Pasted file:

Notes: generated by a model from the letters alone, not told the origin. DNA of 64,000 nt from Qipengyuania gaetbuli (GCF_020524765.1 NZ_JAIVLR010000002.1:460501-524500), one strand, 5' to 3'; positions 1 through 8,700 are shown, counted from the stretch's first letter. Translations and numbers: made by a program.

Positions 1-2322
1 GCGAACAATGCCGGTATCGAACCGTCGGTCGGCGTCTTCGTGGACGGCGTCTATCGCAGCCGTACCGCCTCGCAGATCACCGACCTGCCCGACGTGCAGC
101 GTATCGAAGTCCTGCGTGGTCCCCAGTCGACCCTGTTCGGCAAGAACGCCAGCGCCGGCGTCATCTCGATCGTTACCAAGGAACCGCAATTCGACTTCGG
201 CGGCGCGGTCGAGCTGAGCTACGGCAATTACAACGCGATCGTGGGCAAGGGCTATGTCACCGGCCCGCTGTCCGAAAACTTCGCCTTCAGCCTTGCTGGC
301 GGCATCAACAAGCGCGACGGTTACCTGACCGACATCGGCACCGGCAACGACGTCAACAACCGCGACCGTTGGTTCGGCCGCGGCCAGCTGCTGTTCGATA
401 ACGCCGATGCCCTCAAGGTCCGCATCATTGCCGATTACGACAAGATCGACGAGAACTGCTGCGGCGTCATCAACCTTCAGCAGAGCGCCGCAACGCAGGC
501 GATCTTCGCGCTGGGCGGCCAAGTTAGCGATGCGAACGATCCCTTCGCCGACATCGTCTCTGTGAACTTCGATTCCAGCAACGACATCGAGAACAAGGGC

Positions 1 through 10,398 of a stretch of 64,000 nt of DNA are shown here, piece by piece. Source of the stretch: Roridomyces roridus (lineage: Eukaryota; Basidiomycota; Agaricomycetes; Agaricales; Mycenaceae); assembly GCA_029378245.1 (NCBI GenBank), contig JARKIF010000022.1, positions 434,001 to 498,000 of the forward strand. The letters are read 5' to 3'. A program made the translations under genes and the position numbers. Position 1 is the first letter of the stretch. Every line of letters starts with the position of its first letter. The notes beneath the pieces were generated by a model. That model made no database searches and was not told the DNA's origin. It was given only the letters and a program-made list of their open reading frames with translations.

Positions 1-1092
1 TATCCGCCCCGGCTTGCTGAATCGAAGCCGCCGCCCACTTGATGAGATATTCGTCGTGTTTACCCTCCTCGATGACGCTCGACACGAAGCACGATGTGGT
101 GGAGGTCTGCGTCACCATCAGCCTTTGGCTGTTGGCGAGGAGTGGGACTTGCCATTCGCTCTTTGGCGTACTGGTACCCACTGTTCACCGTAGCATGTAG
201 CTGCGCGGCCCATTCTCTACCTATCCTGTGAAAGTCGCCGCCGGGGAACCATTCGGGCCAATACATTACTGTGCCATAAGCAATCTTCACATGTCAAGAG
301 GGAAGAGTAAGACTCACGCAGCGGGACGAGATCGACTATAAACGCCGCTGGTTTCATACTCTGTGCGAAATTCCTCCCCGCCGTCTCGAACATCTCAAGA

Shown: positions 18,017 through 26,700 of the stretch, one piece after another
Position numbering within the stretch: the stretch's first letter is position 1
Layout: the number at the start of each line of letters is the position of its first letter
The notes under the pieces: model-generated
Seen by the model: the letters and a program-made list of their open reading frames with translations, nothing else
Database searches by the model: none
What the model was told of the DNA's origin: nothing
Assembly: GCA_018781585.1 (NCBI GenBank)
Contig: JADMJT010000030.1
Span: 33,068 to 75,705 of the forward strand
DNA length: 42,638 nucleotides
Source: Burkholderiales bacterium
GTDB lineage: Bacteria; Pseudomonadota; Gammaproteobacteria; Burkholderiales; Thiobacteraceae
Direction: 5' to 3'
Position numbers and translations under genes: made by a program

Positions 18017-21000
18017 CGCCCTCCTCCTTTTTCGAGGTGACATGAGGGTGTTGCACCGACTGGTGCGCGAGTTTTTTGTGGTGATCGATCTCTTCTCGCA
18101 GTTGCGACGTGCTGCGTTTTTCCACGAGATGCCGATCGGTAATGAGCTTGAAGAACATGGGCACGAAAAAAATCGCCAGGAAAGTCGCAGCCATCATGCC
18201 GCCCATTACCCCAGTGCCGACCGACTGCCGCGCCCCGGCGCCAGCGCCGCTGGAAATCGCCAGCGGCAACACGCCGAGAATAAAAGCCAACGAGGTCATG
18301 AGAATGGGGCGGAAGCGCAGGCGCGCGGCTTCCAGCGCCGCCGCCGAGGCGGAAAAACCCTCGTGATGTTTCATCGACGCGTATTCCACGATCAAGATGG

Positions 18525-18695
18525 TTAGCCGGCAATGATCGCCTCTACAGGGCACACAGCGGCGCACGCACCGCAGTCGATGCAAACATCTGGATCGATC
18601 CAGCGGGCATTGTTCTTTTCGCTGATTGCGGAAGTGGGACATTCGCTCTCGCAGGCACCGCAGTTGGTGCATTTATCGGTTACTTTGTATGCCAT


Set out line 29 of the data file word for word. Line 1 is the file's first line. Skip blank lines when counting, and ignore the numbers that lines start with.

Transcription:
Position numbers and translations under genes: made by a program